The Malaysian National Fruit Conference (Buah 2021) was successfully organized virtually by the Malaysian Agricultural Research and Development Institute (MARDI) in collaboration with International Tropical Fruits Network (TFNet) from the 6th to 8th April 2021.
Buah 2021 attracted approximately 300 participants ranging from researchers, government officers, industry players, and the academia. A total of four keynotes, thirty oral and sixty five poster presentations were delivered by experts in the field.
Throughout the three-day symposium, the presentations covered topics related to the Malaysian tropical fruits industry including new research towards increasing crop quality and good agricultural practices, emerging post-harvest and value chain improvement technologies, markets and trade, and strategies towards increasing the competitiveness of local fruits in the international market.
The symposium was officiated by the Honourable Datuk Seri Haji Ahmad Bin Hamzah, Deputy Minister from the Ministry of Agriculture and Food Industries (MAFI), Malaysia. A soft launch for the FAO-UN’s International Year of Fruits and Vegetables (IYFV) 2021 also took place with the official promo video played during the opening ceremony, which was attended by various dignitaries from government agencies and was viewed live virtually by participants of the conference. TFNet took the opportunity to present the IYFV 2021 background paper to the Honourable Deputy Minister during his visit to TFNet’s booth.
To enrich the national level dialogues with international perspectives, a session for international papers was chaired by TFNet ACEO, Dorothy Chandrabalan.
During this session, TFNet Advisor Yacob Ahmad presented his keynote address on ‘Challenges in Developing the Fruit Industry: A Regional Perspective’, which highlighted the major regional trends and emerging economies. Yacob also brought to fore the realities and challenges that should be taken into consideration when developing new policies for improving Malaysia’s position as one of the leading tropical fruit producers and exporters in the region.
Four experts from TFNet member countries presented the developments in Fiji, Vietnam, Indonesia, and China. Fiji’s agriculture expert, Shalendra Prasad from the Ministry of Agriculture, Fiji provided a comprehensive overview on the successful development of the Fiji Red papaya’s value chain for export. Dr. Panca Jarot Santoso of the Indonesian Tropical Fruits Institute (ITFRI) enlightened participants on the efforts being undertaken to expand and develop its avocado industry. Dr. Nguyen Quoc Hung of Vietnam’s Fruit and Vegetable Research Institute (FAVRI) spoke at length on Vietnam’s strategies for boosting its tropical fruit exports to the global market. And finally, Dr. Tan Yanwen of the Southern China Agricultural University extended an analysis and review of the present market trends and future outlook for China’s fruit sector.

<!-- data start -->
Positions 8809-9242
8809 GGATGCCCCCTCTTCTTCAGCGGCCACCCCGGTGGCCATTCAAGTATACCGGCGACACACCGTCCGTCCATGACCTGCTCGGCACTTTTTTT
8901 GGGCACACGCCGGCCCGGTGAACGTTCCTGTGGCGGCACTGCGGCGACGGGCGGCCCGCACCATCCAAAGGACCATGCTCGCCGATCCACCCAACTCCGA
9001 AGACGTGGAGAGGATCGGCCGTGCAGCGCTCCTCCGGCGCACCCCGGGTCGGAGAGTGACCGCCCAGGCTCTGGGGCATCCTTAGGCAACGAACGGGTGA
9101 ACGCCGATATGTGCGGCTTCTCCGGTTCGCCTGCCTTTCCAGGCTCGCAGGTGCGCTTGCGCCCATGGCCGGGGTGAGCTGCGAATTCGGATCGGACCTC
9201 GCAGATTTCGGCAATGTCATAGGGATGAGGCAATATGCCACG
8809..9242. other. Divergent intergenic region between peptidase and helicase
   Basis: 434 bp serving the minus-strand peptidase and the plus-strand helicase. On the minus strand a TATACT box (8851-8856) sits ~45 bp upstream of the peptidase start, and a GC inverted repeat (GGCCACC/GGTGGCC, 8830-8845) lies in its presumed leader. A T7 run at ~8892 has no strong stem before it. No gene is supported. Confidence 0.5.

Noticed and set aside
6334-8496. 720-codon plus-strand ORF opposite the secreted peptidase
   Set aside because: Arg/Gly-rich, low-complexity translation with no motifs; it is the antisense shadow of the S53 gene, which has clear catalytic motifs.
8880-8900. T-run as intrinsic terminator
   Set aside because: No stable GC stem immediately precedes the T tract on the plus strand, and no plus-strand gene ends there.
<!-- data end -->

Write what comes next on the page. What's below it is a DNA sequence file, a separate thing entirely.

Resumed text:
These international presentations confirm the significant evolvement of the market for tropical fruits compared to previous decades, with new forms of challenges to tackle. It is also evident that tropical fruits will be an important feature, taking up a substantial share in global trade in the coming future.
A panel discussion held on the final day of the event involved key experts from the public and private sectors in Malaysia discussing existing issues which continue to plague the fruit industry in Malaysia, and recommendations for improving the present scenario on Malaysia’s position as an exporter of tropical fruits in the region.
Representing TFNet at the panel discussion was Yacob Ahmad who reiterated that Thailand, Philippines, Indonesia, Vietnam are aggressively pursuing efforts to increase their fruit exports, with other emerging economies like Cambodia and Laos following suit. He highlighted the need for local fruits to be more affordable domestically, such as the sought after and exported durian variety Musang King.
In terms of strengthening Malaysia’s export advantage, he emphasized on the need for the government to diversify and expand its export focus to nearby destinations such as Singapore rather than competing with countries such as Vietnam and Laos, which are penetrating into China’s already competitive trading landscape. He added that proximity and logistics are important parameters to consider for exports. In addition, he proposed the possibility of improving harvesting techniques for durian from ‘fully ripen’ to ‘harvest mature on the tree’ to improve shelf life.
For Malaysia to compete with regional leaders, Yacob called for developing other fruits of great potential including rambutans, jackfruit, pineapple, papaya, guava, passion fruit, and soursop.
His closing remarks recommended comprehensive R&D efforts involving greater collaboration with increased government funding, development of export-oriented policies for fruits, increasing domestic consumption, the establishment of an independent body for fruits, and expanding the existing TKPM (Permanent Food Production Areas) concept to overcome lack of land for expanding production through greater investments from the private sector.